"These committee chairs work very hard on very important and complicated
issues," said one legislator who is aware of the effort.
An aide to DiMasi said the speaker will announce his committee
assignments for the 2007-2008 legislative session tomorrow and that they
would not include extra pay for leadership posts.
"There are absolutely no plans to increase stipends for chairmen," said
Kimberly Haberlin, DiMasi's spokeswoman.
Aides to Travaglini and Patrick did not respond to requests for comment.
In a 2003 standoff with lawmakers, Romney used his veto powers to block
an effort by then-House Speaker Thomas M. Finneran to pass a bill that
would have stripped the governor of his role in approving the
legislative salary perks. After a prolonged political battle between the
new Republican governor and the powerful Democrat, the Legislature could
not muster the needed two-thirds majority to override his veto.
Romney ultimately approved a bill that gave bonuses to top lawmakers,
while retaining the right for the executive branch to review future
Much is at stake for Patrick, who needs the cooperation of the
Legislature to approve plans to streamline some of the quasi-public
authorities and independent boards that control -- and often conflict --
with the policies that governors want to put in place. Patrick is said
to be focused on education, transportation, and economic development. He
has not released the details of his proposal.
On the target list are such high-profile agencies as the Massachusetts
Turnpike Authority, the MBTA's governing board of directors, the various
boards that oversee the state's education policies, and the authorities
that control and finance economic development projects for the state.
Patrick is not expected to include the Massachusetts Port Authority on
his initial list.
In his first full day in office this month, Patrick told reporters that
control of the state's independent agencies would be key to creating an
effective and streamlined administration. He said he needed the control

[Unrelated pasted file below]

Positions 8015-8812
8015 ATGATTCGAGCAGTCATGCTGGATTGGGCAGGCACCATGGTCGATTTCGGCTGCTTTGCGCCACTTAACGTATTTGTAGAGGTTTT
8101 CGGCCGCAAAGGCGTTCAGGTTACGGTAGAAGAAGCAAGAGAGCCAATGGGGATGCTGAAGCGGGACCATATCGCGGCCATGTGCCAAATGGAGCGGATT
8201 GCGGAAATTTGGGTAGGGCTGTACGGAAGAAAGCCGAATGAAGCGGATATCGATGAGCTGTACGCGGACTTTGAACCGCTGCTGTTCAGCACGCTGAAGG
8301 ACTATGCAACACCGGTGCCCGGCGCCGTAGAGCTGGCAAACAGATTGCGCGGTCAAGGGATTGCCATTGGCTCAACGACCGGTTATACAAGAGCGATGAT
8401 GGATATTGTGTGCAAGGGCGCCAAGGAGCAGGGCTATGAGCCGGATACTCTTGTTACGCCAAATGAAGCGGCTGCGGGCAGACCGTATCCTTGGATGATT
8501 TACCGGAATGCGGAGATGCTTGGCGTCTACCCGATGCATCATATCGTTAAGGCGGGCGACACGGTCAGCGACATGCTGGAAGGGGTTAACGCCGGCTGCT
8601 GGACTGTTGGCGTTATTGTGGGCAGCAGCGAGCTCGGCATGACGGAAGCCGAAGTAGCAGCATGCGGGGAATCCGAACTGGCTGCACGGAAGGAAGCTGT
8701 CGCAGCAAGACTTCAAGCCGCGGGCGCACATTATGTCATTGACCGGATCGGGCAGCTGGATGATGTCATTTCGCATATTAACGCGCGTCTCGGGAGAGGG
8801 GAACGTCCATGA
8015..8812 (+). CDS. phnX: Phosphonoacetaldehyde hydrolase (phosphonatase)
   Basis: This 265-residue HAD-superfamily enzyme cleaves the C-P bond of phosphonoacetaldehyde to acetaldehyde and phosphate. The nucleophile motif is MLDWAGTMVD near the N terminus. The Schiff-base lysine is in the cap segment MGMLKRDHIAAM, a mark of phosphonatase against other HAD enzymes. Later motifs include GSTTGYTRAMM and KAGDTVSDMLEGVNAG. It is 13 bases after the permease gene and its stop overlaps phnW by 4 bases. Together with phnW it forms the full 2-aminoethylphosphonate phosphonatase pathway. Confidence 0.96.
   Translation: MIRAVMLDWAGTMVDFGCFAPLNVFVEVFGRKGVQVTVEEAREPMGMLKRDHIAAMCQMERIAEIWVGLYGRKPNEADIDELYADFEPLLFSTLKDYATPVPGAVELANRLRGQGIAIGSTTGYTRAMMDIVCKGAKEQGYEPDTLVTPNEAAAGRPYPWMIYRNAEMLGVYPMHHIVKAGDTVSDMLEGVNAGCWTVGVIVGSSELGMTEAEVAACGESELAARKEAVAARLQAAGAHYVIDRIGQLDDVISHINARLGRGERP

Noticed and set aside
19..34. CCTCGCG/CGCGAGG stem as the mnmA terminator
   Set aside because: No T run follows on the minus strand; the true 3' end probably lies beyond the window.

in order to be able drive his agenda.
Like past governors, Patrick would have to wait until the end of his
term before his appointees capture a majority on the boards that control
the agencies, which operate some of the most important projects and
operations in Massachusetts. The agencies are now controlled by Romney
Patrick's attempts to gain control of the authorities would run counter
to the long standing legislative rationale for creating the independent
authorities: that it insulates them from the state budget process and
the volatility of state politics.
Patrick would need the strong backing of DiMasi and Travaglini if he
hopes to accomplish his goal. A takeover would require complex
legislation for each agency, requiring the governor and his legislative
allies to work closely to keep a tight rein on the process.
Bondholders, along with many companies that deal with the agencies, may
raise concerns over the upheaval that would ensue.
The Boston Globe
Thursday, January 4, 2007
Romney OK's pay increases for lawmakers
By David Abel, Globe Staff
On his last day in office, Governor Mitt Romney yesterday approved pay
raises for state lawmakers.
The governor's aides had told the Globe that Romney would withhold his
approval for the cost-of-living increases unless lawmakers voted on a
proposed constitutional amendment to ban same-sex marriages. On Tuesday,
62 lawmakers voted to advance the constitutional amendment for possible
placement on the 2008 state ballot.
The state's 200 House and Senate members were entitled to an automatic
raise on Jan. 1, but the governor issues final approval.
Romney notified state Treasurer Timothy Cahill in a letter yesterday
that the median household income rose 4.8 percent over the past two
Romney aides could not be reached yesterday. A spokesman for House
Speaker Salvatore F. DiMasi said she was not aware of Romney's decision.
Aides for Senate President Robert E. Travaglini did not return calls.
The lawmakers are entitled to a pay raise every two years under a
constitutional amendment that voters approved in 1998. The raise in 2004
amounted to 4.1 percent, increasing lawmakers' base pay to $55,570.
Romney administration officials estimated the new raise could reach 7
percent over the next two years, increasing lawmakers base pay to
between $58,349 and $59,460.
Raises for legislators are linked to changes in average incomes in
Massachusetts, but it is up to the governor to decide the exact amount.
All state senators and many House members receive stipends from $7,500
to $15,000 for committee chairmanships and other leadership positions.
The Boston Herald
Sunday, January 28, 2007
From the ‘eeww’ file
By Dave Wedge/ Pols and Politics
It’s no secret Gov. Deval Patrick’s historic gallop to victory was
largely fueled by union backing.
And now the unions are apparently getting some bang for their buck.
Several taxpayer-funded union jobs that former Gov. Romney tried to kill
as part of a $400 million budget cut were swiftly restored by Patrick,
along with all the other spending.
Among the items Romney tried to cut were: $195,000 for three “full-time
labor specialists” and $135,000 for “incumbent worker coordinators.”
Both items specify that the jobs are for AFL-CIO employees.
Sometimes it pays to back the right horse . . .